Byzantine Gold Coin Depicting Emperor Anastasius I


491 AD to 518 AD





Gallery Location



This Ancient Coin Has Been Mounted in a Modern 18 Karat Gold Ring

Anastasius was born in Dyrrachium (modern Durazzo, in Albania), on the Adriatic coast, around 430 A.D. He was not prominent at the court of Zeno, reaching the minor rank of silentiary in the palace. His religious knowledge, however, meant he was considered in 488 for promotion to bishop of Antioch. After Zeno’s death, Anastasius was declared emperor April 11, 491. Anastasius was the choice of Ariadne, Zeno’s widow, and seems to have been a surprise to the aristocracy. A month after his accession, on May 20, 491, Anastasius married Ariadne but the marriage produced no children. He was buried with Ariadne in the Church of the Holy Apostles in Constantinople. Anastasius was nicknamed “Dicorus” (Two-Pupils), because of his multi-colored eyes (one black, one blue). He died July 8 or 10, 518 and was succeeded by Justin I.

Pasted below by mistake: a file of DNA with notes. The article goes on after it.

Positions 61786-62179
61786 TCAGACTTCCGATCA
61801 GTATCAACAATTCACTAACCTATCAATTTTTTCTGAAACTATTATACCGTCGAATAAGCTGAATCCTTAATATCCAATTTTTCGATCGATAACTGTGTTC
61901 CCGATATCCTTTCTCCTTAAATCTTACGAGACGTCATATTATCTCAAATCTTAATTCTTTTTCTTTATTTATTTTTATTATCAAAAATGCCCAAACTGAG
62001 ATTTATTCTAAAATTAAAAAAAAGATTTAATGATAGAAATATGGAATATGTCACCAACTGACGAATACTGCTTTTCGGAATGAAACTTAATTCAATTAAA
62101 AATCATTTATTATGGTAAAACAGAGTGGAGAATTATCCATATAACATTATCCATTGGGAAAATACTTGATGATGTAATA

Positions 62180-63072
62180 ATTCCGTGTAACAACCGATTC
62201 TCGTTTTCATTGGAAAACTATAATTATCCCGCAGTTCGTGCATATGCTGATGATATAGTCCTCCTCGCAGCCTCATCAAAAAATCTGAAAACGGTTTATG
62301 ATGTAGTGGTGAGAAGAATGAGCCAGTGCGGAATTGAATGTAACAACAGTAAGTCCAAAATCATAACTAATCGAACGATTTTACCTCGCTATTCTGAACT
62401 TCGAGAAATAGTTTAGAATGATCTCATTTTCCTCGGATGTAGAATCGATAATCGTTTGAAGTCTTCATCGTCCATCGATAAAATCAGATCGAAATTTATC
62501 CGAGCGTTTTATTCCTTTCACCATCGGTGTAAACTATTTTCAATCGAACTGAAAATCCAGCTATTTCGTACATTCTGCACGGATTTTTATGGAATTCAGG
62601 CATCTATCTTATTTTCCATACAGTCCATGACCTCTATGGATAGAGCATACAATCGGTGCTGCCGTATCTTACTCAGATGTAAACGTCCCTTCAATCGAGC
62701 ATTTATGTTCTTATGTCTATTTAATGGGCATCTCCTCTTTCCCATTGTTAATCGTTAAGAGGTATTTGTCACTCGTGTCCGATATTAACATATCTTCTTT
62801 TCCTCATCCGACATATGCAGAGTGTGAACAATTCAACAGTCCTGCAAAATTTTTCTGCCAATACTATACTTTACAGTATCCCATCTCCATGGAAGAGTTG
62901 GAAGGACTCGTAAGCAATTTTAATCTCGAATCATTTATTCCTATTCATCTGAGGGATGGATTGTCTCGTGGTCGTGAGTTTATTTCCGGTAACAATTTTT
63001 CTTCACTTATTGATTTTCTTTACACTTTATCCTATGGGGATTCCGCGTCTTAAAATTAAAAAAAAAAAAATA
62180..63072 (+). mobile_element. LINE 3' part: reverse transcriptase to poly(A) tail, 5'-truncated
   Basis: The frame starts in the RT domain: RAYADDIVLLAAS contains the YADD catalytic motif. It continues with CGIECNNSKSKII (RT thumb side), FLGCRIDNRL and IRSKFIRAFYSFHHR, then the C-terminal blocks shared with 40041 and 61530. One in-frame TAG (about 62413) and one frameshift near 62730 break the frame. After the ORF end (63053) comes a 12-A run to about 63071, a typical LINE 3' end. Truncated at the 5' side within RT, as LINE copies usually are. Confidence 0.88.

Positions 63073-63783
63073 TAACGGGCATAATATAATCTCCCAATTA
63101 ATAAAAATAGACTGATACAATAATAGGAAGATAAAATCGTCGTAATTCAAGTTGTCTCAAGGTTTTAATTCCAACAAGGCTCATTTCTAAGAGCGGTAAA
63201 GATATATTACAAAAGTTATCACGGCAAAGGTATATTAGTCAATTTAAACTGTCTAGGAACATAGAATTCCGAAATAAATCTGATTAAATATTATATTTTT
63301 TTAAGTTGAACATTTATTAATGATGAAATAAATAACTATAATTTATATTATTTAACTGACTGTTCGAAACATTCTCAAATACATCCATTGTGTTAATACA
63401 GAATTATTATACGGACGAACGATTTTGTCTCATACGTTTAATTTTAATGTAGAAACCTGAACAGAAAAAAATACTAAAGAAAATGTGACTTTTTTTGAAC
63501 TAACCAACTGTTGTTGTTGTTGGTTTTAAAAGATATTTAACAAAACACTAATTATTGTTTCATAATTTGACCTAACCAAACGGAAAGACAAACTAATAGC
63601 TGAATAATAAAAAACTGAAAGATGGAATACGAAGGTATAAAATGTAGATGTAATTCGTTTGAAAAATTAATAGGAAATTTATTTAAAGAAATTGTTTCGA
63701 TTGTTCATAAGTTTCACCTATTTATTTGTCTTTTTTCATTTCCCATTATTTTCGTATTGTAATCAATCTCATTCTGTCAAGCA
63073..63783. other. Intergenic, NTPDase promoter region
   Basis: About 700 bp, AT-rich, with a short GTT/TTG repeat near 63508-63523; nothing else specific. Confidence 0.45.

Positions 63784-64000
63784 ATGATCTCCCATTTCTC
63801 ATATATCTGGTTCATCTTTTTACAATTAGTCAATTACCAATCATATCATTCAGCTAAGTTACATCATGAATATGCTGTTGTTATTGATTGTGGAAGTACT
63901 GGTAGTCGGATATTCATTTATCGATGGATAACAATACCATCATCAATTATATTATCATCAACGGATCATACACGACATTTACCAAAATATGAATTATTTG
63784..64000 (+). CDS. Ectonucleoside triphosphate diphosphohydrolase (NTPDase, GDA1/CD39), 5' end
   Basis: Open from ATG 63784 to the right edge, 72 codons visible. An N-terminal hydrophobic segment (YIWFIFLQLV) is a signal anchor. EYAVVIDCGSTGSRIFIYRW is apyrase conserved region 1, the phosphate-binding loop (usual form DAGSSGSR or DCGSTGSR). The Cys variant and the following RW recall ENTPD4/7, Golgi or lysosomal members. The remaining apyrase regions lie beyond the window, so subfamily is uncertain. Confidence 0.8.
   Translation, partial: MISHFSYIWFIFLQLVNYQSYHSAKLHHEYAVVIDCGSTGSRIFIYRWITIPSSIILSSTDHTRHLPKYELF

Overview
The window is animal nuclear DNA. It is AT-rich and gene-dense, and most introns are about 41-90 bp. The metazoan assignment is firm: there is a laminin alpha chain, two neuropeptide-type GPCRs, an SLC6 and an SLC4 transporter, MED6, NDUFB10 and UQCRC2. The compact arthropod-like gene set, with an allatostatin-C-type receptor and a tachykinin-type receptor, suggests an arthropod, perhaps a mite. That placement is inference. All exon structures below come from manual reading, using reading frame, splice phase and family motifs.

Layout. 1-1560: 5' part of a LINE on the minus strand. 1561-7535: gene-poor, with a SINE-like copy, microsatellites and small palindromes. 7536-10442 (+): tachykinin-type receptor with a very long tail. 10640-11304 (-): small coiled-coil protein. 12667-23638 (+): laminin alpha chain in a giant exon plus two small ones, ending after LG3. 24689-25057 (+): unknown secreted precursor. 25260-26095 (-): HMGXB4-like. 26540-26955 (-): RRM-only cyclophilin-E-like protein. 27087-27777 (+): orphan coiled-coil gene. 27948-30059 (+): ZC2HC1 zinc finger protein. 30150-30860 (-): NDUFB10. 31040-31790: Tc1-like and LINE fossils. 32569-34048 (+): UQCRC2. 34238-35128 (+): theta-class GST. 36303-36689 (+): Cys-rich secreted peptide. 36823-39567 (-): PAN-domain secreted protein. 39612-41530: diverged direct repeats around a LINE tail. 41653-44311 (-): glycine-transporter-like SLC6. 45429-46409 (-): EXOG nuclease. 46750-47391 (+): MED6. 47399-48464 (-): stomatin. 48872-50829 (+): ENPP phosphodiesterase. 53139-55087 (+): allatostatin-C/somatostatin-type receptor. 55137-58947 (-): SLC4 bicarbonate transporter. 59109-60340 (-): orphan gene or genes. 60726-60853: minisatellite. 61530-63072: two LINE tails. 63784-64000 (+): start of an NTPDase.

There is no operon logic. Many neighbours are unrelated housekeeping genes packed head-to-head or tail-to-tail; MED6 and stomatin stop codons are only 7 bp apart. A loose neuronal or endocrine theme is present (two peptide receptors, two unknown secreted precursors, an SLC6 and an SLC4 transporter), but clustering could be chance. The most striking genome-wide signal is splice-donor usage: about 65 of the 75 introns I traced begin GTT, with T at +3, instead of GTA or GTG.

This stunning ring evokes the glory and beauty of the early Christian era and its flowering. The gold of the ring and the gold of the coin both complement each other. Together, the two hues merge into a lustrous splendor of precious metal. This coin is a fitting memorial of Anastasius, the man responsible for perfecting the Empire’s monetary system and increasing its treasury. There is an eternal splendor to this ring, a beauty that radiates from within the coin and envelopes the gold setting. To wear this ring is to evoke the spirit of change. For although time changes and the world evolves, true beauty and elegance as defined by this ring are eternal and immune to the fancies and whims of individual tastes.

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